Wednesday, March 19, 2008

Tibetans in Chengdu: Has China found its fear?

Update: I spoke to someone who was just on the phone with a non-Chinese observer in Chengdu. The word is that at least three people were killed in Chengdu in the past two days in ethnic disturbances. Warnings are being issued against visiting the province.

It's 12:30 in Bangkok, 01:30 in China

How are people in China interpreting the situation? It's nothing like I might have expected. Looks like China may have chosen to play the "fear of terror" card. John Kennedy at Global Voices searched the Chinese website Twifan "for reports of unrest having spread to the provinces surrounding Tibet." He translated what one resident of the Tibetan quarter of Chengdu in Wuhou district of Sichuan Province wrote on Monday night:
7:55 pm Monday, Fanfou user o8o8o8

I was just in the crowd and got the latest info! Chengdu's military district has already gone on highest alert, and troops have now been dispatched toward Tibet. Wuhouci Rd. going both north and south have been completely sealed off . . . Shuhan Rd. and another side street are completely filled with police cars which have stopped all traffic. A rough estimate, there's over 200 police, and over 100 police cars of every kind. There's also around 50 police motorbikes, patrolling the streets non-stop in formations of groups of three.

Where Wuhouci Rd. E meets Wuhouci Rd. W, there are also fire trucks. Both Wuhouci and Ximianqiao streets have completely become pedestrian streets, not a single car on either. Walking down the streets all you see are flashing police lights. Right now, you do not want to go into crowded areas and start pushing around.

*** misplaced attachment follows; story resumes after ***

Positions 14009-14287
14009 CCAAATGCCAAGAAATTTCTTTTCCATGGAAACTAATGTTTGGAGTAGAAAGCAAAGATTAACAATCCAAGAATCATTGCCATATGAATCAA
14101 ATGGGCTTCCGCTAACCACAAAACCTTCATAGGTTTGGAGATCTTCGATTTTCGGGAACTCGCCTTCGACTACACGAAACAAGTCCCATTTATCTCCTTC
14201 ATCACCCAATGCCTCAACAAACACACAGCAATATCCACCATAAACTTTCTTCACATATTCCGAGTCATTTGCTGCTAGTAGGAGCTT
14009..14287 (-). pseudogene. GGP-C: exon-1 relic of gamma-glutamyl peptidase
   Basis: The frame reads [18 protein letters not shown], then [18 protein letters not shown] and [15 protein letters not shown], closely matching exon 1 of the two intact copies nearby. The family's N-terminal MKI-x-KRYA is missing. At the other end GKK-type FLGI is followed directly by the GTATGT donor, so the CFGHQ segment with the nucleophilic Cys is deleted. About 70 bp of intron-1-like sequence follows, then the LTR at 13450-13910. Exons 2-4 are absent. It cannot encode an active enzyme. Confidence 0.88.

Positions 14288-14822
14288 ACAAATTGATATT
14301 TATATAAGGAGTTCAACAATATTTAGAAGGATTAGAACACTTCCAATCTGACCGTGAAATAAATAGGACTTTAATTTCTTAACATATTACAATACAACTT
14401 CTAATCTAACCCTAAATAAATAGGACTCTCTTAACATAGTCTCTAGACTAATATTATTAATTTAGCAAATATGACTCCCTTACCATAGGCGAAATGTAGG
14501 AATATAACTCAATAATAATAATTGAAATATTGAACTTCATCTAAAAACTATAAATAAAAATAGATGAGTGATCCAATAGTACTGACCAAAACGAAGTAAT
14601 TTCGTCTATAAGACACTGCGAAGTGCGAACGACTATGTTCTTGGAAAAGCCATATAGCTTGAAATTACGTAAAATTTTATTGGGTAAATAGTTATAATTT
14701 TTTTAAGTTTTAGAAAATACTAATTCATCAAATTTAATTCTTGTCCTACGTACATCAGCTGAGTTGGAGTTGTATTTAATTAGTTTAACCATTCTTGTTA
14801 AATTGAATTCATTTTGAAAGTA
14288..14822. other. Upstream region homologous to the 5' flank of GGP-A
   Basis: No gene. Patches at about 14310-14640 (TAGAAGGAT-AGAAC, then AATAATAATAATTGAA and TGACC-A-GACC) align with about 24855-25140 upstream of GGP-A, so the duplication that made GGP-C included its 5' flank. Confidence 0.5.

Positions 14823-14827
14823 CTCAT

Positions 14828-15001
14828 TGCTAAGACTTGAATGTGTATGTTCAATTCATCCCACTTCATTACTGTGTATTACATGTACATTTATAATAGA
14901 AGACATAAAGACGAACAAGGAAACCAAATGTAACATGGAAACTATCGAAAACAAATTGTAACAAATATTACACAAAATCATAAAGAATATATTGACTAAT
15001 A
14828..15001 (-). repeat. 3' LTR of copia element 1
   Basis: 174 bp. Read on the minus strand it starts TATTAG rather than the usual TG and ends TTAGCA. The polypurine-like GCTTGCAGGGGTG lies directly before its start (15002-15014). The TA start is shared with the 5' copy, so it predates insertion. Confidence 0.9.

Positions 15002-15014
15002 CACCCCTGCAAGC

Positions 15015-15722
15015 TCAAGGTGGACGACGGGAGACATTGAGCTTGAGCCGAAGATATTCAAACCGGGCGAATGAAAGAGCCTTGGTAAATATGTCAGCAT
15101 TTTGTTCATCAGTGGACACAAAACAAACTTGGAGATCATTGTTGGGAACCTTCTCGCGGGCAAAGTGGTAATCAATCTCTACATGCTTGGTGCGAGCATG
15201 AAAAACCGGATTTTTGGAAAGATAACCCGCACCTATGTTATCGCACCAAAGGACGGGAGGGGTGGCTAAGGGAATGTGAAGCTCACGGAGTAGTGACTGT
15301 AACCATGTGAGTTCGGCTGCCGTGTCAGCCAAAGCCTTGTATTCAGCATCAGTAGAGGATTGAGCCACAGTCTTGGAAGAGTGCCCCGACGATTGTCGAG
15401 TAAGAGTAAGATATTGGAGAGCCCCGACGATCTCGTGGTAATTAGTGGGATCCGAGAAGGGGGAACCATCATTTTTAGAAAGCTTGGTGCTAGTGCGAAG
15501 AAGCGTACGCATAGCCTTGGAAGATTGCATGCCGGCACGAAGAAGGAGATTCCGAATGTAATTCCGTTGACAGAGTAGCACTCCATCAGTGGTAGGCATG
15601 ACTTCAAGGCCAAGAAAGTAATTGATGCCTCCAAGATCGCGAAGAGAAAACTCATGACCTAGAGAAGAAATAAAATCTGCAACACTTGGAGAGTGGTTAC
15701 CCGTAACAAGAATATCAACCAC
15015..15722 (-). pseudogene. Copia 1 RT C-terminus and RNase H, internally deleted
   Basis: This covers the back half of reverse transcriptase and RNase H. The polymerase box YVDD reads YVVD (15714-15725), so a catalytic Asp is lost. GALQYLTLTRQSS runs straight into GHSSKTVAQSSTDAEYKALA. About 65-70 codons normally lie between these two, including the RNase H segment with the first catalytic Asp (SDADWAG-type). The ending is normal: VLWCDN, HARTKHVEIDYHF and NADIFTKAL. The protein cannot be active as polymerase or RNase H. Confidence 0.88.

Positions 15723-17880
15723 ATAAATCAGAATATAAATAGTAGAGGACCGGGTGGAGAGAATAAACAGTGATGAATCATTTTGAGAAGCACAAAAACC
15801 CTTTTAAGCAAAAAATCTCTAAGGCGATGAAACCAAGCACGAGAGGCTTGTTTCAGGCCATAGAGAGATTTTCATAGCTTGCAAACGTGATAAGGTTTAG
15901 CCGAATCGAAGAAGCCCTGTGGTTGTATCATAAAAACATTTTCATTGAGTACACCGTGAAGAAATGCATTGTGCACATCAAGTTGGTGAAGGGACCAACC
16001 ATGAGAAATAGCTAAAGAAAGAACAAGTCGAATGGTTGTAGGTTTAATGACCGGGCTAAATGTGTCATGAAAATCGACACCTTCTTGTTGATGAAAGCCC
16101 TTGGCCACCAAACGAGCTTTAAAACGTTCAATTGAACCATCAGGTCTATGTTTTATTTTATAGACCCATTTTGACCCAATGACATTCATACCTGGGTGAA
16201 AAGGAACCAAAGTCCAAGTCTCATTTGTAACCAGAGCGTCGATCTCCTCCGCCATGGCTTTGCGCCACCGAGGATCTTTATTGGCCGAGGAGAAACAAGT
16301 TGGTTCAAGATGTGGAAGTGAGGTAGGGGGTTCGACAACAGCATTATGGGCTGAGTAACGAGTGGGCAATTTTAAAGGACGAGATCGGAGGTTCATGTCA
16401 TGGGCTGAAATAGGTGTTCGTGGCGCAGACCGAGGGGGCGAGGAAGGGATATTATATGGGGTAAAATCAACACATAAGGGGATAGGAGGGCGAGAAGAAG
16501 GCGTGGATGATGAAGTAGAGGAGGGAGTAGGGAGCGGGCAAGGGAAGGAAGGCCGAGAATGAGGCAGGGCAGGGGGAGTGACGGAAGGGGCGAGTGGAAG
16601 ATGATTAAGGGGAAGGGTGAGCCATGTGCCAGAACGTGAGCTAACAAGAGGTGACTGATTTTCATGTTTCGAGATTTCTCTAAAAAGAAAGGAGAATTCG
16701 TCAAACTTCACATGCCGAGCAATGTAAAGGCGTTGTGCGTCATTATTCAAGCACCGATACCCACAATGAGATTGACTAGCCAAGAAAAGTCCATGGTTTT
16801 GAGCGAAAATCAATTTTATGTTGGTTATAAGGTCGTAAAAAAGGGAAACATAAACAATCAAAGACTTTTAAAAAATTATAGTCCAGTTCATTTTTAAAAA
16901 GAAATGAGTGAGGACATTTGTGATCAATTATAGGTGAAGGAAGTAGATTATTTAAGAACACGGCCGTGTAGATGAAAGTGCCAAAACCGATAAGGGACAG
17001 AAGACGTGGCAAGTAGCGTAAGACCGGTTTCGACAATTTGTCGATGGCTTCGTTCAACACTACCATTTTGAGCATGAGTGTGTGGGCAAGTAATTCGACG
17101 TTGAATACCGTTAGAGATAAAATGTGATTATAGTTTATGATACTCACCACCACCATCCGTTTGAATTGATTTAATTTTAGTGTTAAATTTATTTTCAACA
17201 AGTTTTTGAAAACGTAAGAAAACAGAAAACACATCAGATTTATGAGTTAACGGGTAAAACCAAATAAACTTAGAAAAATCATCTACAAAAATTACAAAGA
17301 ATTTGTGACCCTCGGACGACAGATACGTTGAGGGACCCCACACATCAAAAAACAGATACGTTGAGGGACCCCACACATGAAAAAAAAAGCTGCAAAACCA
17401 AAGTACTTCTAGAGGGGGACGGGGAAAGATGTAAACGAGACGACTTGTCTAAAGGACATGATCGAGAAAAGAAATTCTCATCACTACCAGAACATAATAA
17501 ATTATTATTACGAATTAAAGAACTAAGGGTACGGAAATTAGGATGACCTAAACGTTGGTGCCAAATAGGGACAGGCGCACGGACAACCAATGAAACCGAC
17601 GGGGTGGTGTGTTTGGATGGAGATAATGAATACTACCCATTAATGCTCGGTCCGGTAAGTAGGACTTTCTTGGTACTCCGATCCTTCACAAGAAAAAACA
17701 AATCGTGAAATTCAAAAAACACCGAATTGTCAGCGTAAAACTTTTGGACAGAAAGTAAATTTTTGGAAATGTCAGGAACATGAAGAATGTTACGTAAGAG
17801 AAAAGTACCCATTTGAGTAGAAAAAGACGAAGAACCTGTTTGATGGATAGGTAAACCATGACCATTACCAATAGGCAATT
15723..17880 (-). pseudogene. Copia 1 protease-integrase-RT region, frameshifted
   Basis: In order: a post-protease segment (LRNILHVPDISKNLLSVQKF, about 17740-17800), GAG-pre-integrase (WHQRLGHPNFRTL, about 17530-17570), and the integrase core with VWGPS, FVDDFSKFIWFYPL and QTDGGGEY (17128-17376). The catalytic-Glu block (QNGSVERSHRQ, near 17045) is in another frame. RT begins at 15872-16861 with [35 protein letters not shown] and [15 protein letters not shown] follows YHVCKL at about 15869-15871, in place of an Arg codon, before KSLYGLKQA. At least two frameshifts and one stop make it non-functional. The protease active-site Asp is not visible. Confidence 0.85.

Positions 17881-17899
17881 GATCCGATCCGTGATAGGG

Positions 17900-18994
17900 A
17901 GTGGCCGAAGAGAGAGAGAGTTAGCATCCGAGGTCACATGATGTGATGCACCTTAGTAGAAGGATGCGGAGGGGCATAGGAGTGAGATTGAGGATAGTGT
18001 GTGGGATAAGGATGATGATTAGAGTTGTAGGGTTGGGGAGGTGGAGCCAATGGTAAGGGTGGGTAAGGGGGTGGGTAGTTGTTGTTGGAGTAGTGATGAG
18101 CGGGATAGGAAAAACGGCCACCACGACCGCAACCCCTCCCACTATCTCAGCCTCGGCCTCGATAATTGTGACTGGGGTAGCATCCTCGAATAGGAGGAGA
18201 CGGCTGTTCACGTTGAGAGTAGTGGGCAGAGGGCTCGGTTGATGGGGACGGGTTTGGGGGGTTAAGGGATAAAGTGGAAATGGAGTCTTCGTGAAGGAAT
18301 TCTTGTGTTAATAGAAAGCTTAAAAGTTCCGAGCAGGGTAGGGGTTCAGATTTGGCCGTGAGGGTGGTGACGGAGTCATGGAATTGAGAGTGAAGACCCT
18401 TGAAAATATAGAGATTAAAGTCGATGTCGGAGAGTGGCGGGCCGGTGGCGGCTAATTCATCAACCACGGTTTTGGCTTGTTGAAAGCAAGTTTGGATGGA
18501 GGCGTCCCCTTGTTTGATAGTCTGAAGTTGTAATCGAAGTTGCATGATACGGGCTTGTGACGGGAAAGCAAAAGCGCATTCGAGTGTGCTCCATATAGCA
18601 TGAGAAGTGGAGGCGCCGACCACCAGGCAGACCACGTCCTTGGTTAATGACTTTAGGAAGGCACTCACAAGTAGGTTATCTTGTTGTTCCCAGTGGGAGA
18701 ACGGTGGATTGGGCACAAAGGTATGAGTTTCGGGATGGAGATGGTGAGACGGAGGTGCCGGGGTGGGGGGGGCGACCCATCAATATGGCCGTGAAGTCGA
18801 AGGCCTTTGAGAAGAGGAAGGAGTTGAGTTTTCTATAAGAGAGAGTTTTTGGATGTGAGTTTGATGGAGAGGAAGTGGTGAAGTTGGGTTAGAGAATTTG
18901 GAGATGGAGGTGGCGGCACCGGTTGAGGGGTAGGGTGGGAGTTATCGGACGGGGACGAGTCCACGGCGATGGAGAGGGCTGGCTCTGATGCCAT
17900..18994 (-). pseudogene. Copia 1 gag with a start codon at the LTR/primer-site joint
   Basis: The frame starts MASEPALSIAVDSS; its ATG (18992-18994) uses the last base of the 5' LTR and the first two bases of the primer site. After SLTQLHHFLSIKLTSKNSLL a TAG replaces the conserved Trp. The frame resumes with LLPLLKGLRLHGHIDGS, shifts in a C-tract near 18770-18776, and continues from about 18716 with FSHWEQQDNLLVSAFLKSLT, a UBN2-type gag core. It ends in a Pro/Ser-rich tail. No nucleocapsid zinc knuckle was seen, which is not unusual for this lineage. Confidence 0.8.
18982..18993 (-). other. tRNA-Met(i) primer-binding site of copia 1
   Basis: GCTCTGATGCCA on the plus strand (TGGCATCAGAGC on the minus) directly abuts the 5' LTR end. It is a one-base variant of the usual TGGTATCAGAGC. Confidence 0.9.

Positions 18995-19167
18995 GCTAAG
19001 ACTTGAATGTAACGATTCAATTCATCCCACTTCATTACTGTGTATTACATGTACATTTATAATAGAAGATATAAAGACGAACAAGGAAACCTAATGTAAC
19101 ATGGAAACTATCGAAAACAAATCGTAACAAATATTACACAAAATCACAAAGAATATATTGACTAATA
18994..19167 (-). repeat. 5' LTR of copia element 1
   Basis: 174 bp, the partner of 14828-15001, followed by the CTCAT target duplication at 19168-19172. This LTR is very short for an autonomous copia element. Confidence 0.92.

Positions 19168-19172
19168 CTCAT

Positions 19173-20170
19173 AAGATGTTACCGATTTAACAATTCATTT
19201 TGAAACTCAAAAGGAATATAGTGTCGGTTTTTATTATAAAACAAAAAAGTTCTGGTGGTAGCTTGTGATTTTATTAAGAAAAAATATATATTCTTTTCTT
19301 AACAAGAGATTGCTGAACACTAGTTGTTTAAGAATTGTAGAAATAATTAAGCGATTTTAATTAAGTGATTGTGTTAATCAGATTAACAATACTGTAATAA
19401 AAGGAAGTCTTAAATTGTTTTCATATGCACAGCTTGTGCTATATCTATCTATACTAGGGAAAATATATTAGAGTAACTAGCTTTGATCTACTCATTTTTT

The tons of explosives they shipped here to Chengdu from Tibet aren't to be seen now, they've disappeared. Police sent out an internal notice warning a few days ago, that [bleep]ists had entered Chengdu in an attempt to carry out terrorist strikes. These people have spent years overseas studying demolitions and are highly skilled at it, with cruel methods. Experienced police from all over Chengdu have been transferred here.
The message continues:
It's advised that everyone do their best to not go outside over the next few days and prevent the occurrence of any accidents. Starting yesterday, Chengdu police and the army have already locked off parts of the city and are doing inspections. Keep your activities away from areas with large numbers of buildings; if possible, please stay at home!
My first thought on reading the message was: my this sounds familiar! It sounds a lot like what an American living in New York or Washington D.C. might have written circa October 2001. (What's this about people studying overseas to do "terrorist strikes?")

Americans are familiar with the game by now. Been there, done that. Maybe the two countries have more in common than anybody thought, and cross-cultural understanding is not a pipe dream after all.

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